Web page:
The mystery of miso is so compelling that it drew nearly all of the participants who came in on Thursday to help us make fresh koji from sporulated koji into lab on one of the first nice days of spring. Miso paste doesn’t mash itself and there was as much fun to be had in lab as there was in the sunlight outside!
To start, we finished boiling soybeans that had been soaked overnight.
Soaked and boiled soybeans.
Amalie then unveiled the fresh koji that the group had made on Thursday. She had spent all weekend tending to it to ensure it didn’t get too hot. At one point, though, its temperature did rise above 43 degrees which is potentially dangerous for the culture but it should be ok.
The grains of barely are covered in a lovely white coating of aspergillus oryzae. It smells and tastes very sweet and delicious!
Freshly fermented koji.
After that we started the miso paste preparing part of the GEN. We undertook these steps to make paste:
1. We sterilized all of the equipment we’d be using as it is very important to avoid contamination during any fermentation.
We even sterilized meat grinders! Have you ever sterilized a meat grinder before? I haven’t!
2. This being Biologigaragen, we even had to hack a table in order to attach the grinders. Biohacking is a flexible term, apparently!
You can probably skip this step if you make miso at home, but if you come to lab to make it (as you are more than welcome to do) this tip could come in handy.
3. We decided to make a variety of salty miso by taking inspiration from _The Art of Fermentation_ (a book we use a LOT in lab). You can see the recipe for miso here on page 318. Somewhere along the way we forgot to record a few variables and had to do some math to figure out the correct proportions for the miso paste recipe. Math is hard! We’re just biologists.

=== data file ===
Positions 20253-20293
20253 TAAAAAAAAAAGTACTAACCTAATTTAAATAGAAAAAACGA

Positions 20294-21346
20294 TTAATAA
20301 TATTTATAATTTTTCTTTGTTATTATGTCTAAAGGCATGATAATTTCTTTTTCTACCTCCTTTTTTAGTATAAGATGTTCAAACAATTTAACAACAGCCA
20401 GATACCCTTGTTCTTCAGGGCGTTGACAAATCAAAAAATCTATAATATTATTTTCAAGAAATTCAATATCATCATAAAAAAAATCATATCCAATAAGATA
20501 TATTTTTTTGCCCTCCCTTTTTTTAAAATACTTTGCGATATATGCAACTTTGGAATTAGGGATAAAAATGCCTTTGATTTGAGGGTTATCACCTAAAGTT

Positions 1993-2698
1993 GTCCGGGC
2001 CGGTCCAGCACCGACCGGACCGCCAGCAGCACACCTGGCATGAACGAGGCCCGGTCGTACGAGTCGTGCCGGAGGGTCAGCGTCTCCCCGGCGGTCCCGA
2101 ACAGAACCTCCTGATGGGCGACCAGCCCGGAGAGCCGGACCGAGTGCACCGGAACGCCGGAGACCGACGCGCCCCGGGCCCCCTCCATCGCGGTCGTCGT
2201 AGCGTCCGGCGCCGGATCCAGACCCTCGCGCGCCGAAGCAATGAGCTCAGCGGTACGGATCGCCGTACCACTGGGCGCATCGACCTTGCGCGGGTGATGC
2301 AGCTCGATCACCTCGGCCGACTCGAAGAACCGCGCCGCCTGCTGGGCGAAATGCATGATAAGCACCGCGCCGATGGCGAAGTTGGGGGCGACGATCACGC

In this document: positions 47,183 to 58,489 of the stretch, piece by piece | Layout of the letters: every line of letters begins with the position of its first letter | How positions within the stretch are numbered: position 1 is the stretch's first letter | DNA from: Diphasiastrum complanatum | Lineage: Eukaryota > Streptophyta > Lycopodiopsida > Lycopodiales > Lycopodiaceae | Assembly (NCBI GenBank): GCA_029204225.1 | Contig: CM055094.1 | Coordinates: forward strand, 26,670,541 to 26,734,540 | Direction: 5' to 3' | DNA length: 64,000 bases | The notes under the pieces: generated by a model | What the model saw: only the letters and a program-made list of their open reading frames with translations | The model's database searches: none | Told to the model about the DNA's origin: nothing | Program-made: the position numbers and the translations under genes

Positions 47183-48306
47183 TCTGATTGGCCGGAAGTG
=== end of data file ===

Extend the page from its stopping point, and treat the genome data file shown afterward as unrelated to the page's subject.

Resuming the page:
The ah ha moment. This is what every scientist lives for. Sometimes it comes from conquering simple math.
We eventually sorted it out and came up with the following proportions:
Our recipe for miso paste.
4. Having settled on a recipe we then started grinding the boiled soybeans.
5. Then we ground the fresh koji.
6. We dissolved the whopping 292.5g of salt into water to create something resembling a saturated salt solution.
7. We mashed the ground soybeans, koji and salt water together to form miso paste.
When all was said and done, Amalie gave us some closing thoughts on miso preparation, its history and its benefits.
Hmmm, had we solved the miso mystery…?
All participants were sent home with fresh miso. It will have to sit for about six months before the fermentation has created something that can be recognized easily as miso paste. Due to the high salt content, it can last for as long as a decade.
…We’d solved enough of the Miso Mystery to make miso paste!
Tusind tak to everyone who helped make this GEN a smashing success! Amalie Knage was an inspirational and informative instructor, Avery McGuire from the Nordic Food Lab gave us much appreciated background and Noah Weiss provided solid lab support and coordination.Of course, thanks go in great part to you, the participants! We hope to see you at our future GENs and in lab at any other time.
We are really hoping to get more people involved and active as we have lots going on (including a huge upcoming open science festival called KopenLab that we need volunteers for, see here for more info), so please feel free to stop down or contact us at any time. Of course a core component of Biologigaragen is its GENs. The next one will be awesome–Noah Weiss will teach you how to innoculate wood with oyster mushrooms. It’s scheduled for March 20th. See the full schedule of GENs here. Vi ses snart!